The question was asked by Adolph Hitler in August of 1944 after ordering his military governor/general Dietrich von Choltitz to destroy the City of Lights rather than have it fall into the hands of General George Patton’s Third Army, just miles away from liberating the heart and soul of France.
After the horrific attacks of last night on specifically targeted groups of an innocent civilian population –– couples and families at a restaurant casually enjoying a meal, exuberant young people at a rock concert, spirited soccer fans –– again Paris, and France and Europe and indeed all of western civilization are in the cross hairs of madness. Jihad is in the early stages of metastasizing from the traditional borders of the Middle East and is headed to a town near you and me.
A force to be reckoned with from the mid-thirteenth century until World War I, the Ottoman Empire with Islam as the official and only religion left a permanent bloody fingerprint on the West. The conquering Turks absorbed, adapted and modified the economics and sociology of the lands they occupied and the cultures of the peoples they dominated. Yes, the corollary effects on literature, architecture, language and art can still be seen today from Spain to Constantinople. And yes, there was an aspect of genteel sophistication to the ways of the Sultan that may have to some degree balanced out prejudicial brutality against Christians and Jews.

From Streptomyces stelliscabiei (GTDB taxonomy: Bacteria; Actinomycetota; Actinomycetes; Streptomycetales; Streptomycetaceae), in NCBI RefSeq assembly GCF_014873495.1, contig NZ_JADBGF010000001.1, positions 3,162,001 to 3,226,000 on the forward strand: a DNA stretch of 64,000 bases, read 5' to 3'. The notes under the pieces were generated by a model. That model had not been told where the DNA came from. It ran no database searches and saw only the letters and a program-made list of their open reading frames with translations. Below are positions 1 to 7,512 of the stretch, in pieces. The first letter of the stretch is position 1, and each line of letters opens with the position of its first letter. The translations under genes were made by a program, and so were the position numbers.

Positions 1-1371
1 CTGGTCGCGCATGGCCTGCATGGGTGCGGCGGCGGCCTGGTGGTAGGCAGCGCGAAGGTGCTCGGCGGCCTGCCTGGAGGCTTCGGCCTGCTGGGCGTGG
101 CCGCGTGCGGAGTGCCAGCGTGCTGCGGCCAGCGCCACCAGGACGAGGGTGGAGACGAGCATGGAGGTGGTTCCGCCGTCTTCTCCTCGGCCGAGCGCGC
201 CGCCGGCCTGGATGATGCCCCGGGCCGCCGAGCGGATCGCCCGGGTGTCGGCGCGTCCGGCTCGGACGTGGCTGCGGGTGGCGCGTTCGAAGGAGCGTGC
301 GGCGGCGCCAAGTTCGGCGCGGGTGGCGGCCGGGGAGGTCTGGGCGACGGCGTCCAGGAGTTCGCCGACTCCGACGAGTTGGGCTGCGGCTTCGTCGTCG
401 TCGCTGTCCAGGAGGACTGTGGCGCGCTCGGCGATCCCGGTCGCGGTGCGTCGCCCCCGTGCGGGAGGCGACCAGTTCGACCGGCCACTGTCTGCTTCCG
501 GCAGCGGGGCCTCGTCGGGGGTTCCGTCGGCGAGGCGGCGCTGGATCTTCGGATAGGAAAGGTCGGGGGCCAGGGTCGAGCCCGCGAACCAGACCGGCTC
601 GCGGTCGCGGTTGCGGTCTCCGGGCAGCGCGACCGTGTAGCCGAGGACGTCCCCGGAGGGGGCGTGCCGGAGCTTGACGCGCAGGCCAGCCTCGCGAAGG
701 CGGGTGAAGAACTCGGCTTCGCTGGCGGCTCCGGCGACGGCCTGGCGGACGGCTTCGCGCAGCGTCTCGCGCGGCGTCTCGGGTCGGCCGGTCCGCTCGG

Not so with ISIS. We’ve seen news reports and videos documenting these barbaric henchmen in action, destroying irreplaceable religious and cultural artifacts in ancient sites throughout Syria and Afghanistan, archaeological relics that survived for millennia, now broken into rubble. They want to erase every trace of our history and replace our future with a worldwide Islamic Caliphate, one that excludes everything that we love and hold dear: our faith, our family life, our freedom. Now becoming increasingly frequent and ambitious, these terrorist acts show the unmasked, lethal side of modern radical Islam and its agenda. What is it that we don’t understand about “Death to Infidels?”
The Eiffel Tower went dark last night, maybe saving it from being an easy target, maybe just to show that the spirit represented by one of the most recognizable landmarks in the world was severely wounded: the joie de vivre that has made Paris the exciting, romantic magnet it has been for centuries. Perhaps today we need to acknowledge our fraternité with the shocked and mourning citizens of our nation’s oldest ally, France. Maybe now more than ever we all need to recognize and declare loud and clear, “Je suis Paris.”